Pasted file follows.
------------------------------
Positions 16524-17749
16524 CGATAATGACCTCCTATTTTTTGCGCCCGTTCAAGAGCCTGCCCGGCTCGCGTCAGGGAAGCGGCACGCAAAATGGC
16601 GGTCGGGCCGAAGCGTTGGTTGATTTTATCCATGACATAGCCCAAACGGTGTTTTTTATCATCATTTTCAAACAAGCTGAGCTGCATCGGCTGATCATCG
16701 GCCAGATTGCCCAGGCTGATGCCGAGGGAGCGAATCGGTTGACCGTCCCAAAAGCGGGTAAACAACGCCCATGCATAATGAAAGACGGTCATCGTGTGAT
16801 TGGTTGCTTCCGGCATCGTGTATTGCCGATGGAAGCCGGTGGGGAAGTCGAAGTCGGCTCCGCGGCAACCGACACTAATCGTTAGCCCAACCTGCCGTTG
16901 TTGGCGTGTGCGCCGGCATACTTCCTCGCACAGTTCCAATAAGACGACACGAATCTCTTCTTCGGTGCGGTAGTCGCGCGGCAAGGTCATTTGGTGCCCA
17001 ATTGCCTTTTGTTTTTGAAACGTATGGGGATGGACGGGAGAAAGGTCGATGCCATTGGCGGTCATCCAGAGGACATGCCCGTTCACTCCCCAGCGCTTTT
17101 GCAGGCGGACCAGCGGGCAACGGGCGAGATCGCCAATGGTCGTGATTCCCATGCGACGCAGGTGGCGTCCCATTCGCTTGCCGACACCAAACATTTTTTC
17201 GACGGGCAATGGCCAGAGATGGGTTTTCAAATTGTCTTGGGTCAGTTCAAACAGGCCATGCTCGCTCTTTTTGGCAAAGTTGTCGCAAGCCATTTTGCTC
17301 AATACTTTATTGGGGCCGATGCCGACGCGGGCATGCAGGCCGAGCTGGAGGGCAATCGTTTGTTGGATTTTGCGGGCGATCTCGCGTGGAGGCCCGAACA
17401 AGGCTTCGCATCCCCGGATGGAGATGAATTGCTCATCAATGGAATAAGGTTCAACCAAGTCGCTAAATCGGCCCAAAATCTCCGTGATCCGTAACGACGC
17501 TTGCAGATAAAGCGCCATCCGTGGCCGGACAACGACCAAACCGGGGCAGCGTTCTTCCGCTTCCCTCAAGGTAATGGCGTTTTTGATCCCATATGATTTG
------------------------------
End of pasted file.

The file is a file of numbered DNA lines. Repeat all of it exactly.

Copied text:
Positions 16524-17749
16524 CGATAATGACCTCCTATTTTTTGCGCCCGTTCAAGAGCCTGCCCGGCTCGCGTCAGGGAAGCGGCACGCAAAATGGC
16601 GGTCGGGCCGAAGCGTTGGTTGATTTTATCCATGACATAGCCCAAACGGTGTTTTTTATCATCATTTTCAAACAAGCTGAGCTGCATCGGCTGATCATCG
16701 GCCAGATTGCCCAGGCTGATGCCGAGGGAGCGAATCGGTTGACCGTCCCAAAAGCGGGTAAACAACGCCCATGCATAATGAAAGACGGTCATCGTGTGAT
16801 TGGTTGCTTCCGGCATCGTGTATTGCCGATGGAAGCCGGTGGGGAAGTCGAAGTCGGCTCCGCGGCAACCGACACTAATCGTTAGCCCAACCTGCCGTTG
16901 TTGGCGTGTGCGCCGGCATACTTCCTCGCACAGTTCCAATAAGACGACACGAATCTCTTCTTCGGTGCGGTAGTCGCGCGGCAAGGTCATTTGGTGCCCA
17001 ATTGCCTTTTGTTTTTGAAACGTATGGGGATGGACGGGAGAAAGGTCGATGCCATTGGCGGTCATCCAGAGGACATGCCCGTTCACTCCCCAGCGCTTTT
17101 GCAGGCGGACCAGCGGGCAACGGGCGAGATCGCCAATGGTCGTGATTCCCATGCGACGCAGGTGGCGTCCCATTCGCTTGCCGACACCAAACATTTTTTC
17201 GACGGGCAATGGCCAGAGATGGGTTTTCAAATTGTCTTGGGTCAGTTCAAACAGGCCATGCTCGCTCTTTTTGGCAAAGTTGTCGCAAGCCATTTTGCTC
17301 AATACTTTATTGGGGCCGATGCCGACGCGGGCATGCAGGCCGAGCTGGAGGGCAATCGTTTGTTGGATTTTGCGGGCGATCTCGCGTGGAGGCCCGAACA
17401 AGGCTTCGCATCCCCGGATGGAGATGAATTGCTCATCAATGGAATAAGGTTCAACCAAGTCGCTAAATCGGCCCAAAATCTCCGTGATCCGTAACGACGC
17501 TTGCAGATAAAGCGCCATCCGTGGCCGGACAACGACCAAACCGGGGCAGCGTTCTTCCGCTTCCCTCAAGGTAATGGCGTTTTTGATCCCATATGATTTG